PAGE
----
The following tips are for trees suited for communities and urban settings. They apply to large container or balled-and-burlap trees. For tips on planting seedling trees suited for wildland forests, please visit the CSFS Seedling Tree Nursery.

Also, remember to call 811 a few business days before digging to request the approximate location of buried utilities so you don’t unintentionally dig into an underground utility line.

  • Dig a hole 2-3 times the diameter of the root ball of the tree being planted and no deeper than the root ball. Use a shovel to measure the depth of your planting hole. When planted, the top of the root ball should be slightly above ground level. The root collar (flare) must be visible 1 inch above final grade after planting; trees planted too deep will drown.
  • For balled-and-burlap trees, remove the bottom portion of the wire basket. Slowly place the tree in the premeasured hole, being careful not to fracture the root ball. Remove the rest of the wire basket. Remove any remaining wire and twine, then peel back and remove as much of the burlap as possible. For large container trees, completely remove the container. It is important to remove the entire wire basket or container, as these materials can damage root development.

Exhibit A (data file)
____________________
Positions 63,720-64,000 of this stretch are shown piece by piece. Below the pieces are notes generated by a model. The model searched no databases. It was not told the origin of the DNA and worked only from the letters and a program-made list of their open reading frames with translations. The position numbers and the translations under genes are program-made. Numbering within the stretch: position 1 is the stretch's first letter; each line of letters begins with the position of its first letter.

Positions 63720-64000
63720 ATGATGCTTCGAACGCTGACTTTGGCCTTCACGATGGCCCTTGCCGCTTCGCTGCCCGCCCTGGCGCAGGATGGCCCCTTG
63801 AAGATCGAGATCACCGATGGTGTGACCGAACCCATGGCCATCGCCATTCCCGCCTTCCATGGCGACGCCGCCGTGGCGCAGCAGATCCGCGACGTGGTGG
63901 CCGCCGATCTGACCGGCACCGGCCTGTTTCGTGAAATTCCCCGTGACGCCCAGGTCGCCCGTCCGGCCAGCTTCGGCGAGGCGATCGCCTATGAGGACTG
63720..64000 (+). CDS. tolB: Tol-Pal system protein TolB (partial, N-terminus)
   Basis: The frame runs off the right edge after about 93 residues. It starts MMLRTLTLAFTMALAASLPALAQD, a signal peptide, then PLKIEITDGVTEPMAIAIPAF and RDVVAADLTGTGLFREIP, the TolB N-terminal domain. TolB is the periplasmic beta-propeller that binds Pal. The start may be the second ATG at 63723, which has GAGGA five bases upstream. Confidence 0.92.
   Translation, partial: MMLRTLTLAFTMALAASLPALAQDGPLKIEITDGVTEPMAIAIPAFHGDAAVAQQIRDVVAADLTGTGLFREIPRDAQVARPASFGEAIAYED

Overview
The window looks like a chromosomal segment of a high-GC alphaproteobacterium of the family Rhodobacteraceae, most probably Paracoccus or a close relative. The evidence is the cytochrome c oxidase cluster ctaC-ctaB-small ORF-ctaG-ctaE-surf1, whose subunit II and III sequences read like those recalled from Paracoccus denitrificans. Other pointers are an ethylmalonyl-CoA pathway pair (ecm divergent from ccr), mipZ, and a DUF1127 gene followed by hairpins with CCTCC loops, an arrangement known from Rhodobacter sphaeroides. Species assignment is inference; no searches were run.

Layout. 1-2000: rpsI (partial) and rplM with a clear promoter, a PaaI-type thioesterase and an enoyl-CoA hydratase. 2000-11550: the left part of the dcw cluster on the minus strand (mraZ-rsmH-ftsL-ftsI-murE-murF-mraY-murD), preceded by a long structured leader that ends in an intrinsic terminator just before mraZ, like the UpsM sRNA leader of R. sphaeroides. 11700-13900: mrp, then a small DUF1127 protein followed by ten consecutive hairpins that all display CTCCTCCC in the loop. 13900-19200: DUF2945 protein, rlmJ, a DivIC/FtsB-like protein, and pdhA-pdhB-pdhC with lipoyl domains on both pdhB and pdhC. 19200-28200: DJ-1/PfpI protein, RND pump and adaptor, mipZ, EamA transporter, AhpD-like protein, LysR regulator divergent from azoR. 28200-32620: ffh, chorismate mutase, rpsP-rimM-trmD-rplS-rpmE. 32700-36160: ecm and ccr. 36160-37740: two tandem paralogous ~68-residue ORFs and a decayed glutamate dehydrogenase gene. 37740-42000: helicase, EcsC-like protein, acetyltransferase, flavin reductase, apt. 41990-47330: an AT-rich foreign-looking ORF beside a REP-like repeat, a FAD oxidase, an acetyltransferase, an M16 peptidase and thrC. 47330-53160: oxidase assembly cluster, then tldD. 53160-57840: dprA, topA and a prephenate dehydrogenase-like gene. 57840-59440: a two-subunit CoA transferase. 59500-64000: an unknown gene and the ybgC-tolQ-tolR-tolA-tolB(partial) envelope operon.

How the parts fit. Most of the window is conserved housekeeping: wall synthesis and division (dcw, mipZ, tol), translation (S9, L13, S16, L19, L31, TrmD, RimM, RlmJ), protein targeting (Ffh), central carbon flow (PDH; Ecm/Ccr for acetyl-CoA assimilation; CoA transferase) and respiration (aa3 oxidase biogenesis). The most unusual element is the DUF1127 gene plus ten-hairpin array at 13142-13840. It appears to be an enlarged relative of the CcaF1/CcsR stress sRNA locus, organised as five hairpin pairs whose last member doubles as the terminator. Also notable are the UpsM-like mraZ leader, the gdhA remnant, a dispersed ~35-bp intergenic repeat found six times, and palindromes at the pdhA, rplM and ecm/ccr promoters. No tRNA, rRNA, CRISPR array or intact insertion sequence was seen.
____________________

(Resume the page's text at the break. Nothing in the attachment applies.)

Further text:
• Set the root ball on solid ground in the hole and not on loose backfill; this eliminates settling.
  • After the root ball is in the hole, check to confirm that the root flare (the flare where the trunk meets the root) is visible. You may have to pull back some of the dirt from the root ball.
  • Backfill the hole with the original soil. Adding peat moss, manure or fertilizer to the soil in the planting hole is not necessary and not recommended. Too much added nutrients can cause a “potted tree” effect and restrict root growth.
  • Place mulch 3-4 inches deep and at least as wide as the planting hole, but do not mulch within 3-6 inches from the trunk of the tree. This will protect roots, hold soil moisture, reduce weed growth and provide a protective strip to eliminate mechanical damage from lawnmowers and weed-eaters. Porous landscape cloth may be placed between the soil and the mulch, but do not use plastic and do not bury the root flare. Keep grass and weeds out of mulched areas as they compete for the same water and nutrient resources as the new tree.